A Riverhead woman is one of 14 people accused of dealing heroin in a network of drug rings that pumped about $3.6 million worth of drugs into Suffolk County, according to Suffolk County District Attorney Thomas Spota.
“This is probably one of the most prolific operations [we] have seen in many, many a year,” Mr. Spota said at a press conference Wednesday morning.
Prosecutors said 27-year-old Jacquelyn Cleary, working as an individual seller in the Hauppauge and Central Islip areas, picked up “52 sleeves” of drugs — branded under the name ‘High Octane’ and sold for $10 a piece — from accused Brooklyn kingpin Miguel Vicente during the 38 days investigators were actively monitoring the operation. The drug ring as a whole is believed to have been running over a year before it was busted.
Ms. Cleary was convicted of drugs sales once before and twice sold drugs to undercover officers as part of the High Octane network — once on Feb. 6 and again on March 5, according to court documents.
She also met with Mr. Vicente and an associate of his on March 1 to settle a “narcotics transaction,” the documents state.
Mr. Spota claimed that Mr. Vicente used a pair of heroin addicts as “quality control” to test his drugs, and would overpack each bag of heroin to encourage his customers to buy from him.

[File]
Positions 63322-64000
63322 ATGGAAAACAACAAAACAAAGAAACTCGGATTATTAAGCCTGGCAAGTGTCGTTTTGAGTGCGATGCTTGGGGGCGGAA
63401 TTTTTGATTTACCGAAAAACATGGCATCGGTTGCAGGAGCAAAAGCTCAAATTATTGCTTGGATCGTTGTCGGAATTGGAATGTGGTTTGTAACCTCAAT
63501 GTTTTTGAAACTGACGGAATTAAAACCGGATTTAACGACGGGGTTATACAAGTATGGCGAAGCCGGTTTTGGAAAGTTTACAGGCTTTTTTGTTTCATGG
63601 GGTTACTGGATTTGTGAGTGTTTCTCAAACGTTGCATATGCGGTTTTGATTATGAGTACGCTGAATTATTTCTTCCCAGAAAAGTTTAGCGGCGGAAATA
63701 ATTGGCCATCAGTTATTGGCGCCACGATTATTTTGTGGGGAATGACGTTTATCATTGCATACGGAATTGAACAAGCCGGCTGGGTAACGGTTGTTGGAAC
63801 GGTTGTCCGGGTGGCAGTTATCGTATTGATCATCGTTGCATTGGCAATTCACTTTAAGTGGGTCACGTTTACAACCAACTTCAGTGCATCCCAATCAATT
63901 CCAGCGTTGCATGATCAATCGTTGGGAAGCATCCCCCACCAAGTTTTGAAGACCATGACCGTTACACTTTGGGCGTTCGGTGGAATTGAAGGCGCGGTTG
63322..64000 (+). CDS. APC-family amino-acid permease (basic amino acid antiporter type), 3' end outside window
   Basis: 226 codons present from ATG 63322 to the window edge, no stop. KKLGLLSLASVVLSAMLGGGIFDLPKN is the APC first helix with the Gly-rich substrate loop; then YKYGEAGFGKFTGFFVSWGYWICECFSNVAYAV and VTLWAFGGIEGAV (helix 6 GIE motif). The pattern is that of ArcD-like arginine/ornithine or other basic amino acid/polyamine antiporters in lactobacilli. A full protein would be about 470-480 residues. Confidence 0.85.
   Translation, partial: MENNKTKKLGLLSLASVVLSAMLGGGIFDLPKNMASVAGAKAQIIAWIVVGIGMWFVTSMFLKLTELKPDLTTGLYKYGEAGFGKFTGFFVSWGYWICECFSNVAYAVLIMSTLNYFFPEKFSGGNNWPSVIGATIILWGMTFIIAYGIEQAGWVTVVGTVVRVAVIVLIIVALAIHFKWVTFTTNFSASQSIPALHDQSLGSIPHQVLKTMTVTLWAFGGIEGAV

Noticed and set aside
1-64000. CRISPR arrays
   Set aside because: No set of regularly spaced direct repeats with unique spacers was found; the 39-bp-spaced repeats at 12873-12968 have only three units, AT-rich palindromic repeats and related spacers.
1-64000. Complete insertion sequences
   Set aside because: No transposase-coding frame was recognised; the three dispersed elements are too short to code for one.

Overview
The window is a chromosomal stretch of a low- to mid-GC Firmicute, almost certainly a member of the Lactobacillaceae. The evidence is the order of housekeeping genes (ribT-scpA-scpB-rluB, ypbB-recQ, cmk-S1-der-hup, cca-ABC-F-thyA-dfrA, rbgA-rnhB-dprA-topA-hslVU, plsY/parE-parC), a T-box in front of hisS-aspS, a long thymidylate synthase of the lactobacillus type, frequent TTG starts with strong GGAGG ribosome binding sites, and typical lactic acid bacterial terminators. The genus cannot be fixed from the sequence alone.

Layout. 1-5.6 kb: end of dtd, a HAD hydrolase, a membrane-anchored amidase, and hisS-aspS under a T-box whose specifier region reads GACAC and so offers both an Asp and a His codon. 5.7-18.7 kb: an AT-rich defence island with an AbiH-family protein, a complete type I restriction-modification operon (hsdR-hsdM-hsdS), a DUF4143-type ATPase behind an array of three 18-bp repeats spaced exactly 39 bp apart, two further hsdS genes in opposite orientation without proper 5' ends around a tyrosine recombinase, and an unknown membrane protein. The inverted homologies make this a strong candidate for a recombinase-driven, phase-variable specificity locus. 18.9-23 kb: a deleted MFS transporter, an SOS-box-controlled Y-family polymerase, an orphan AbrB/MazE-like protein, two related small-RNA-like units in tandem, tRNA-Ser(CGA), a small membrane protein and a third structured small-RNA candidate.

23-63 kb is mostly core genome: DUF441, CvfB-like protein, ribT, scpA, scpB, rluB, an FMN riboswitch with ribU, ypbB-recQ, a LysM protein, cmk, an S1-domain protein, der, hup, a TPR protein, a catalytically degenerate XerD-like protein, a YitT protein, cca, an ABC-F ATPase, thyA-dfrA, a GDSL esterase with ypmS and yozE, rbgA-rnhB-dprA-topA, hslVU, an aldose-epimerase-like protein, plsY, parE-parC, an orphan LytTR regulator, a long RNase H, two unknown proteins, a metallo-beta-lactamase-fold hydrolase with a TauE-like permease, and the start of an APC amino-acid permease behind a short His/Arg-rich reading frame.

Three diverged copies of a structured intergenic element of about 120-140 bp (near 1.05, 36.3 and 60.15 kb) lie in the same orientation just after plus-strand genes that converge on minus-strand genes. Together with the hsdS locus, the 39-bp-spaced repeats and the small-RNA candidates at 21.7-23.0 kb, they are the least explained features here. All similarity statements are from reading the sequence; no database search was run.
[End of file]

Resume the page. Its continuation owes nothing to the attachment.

The bust comes about six weeks after county authorities arrested nine people in a drug ring that reportedly sold Hollywood-brand heroin up and down Route 58 in Riverhead for over a year.
“Despite all of our efforts, high-quality heroin continues to flood into Suffolk County from New York,” Mr. Spota said.
Also accused as masterminds in the High Octane ring were 57-year-old Aaron Smith and 27-year-old Kelly Mullen, a Holtsville couple who reportedly sold heroin out of their home — where 10 children were also living.
The pair were arrested at a CVS Pharmacy, where officers found 4,500 bags of heroin in their car.
If convicted of the top felony charge, Ms. Mullen, Mr. Smith and Mr. Vicente face up to life in prison.
Mr. Spota said Ms. Mullen’s sister — who authorities said had children with Mr. Smith and gave birth to a heroin-addicted baby last year — was also involved in the ring.
Investigators believe that Mr. Vicente was selling to other dealers in the New York City area.
“We don’t know who, but I’ll be perfectly honest with you, because of the large amount of drugs coming into Suffolk County, I just had to end the operation and end the arrest,” Mr. Spota said. “I couldn’t allow more drugs to flow into the county.”
None of those involved in the ring had “legitimate” jobs, Mr. Spota said.
Mr. Vicente’s attorney, Lance Lazzaro, said at his client’s arraignment that prosecutors would have to prove there was a conspiracy to distribute the heroin into Suffolk, claiming the other charges — including the top felony charge of operating as a major trafficker (an A1 felony) — would be outside Suffolk’s jurisdiction.
“If they can’t prove the conspiracy, the A1 felony goes away,” Mr. Lazzaro told a county judge.
Ms. Cleary faces five felony charges of conspiracy, drugs sale and possession for her alleged role as a dealer in an operation that sold $160,000 worth of heroin in a 38-day period while investigators watched, Mr. Spota said.
Ms. Cleary has been convicted once before of felony drugs sales, Mr. Spota said. She was scheduled to be arraigned in county court on the felony charges Wednesday afternoon.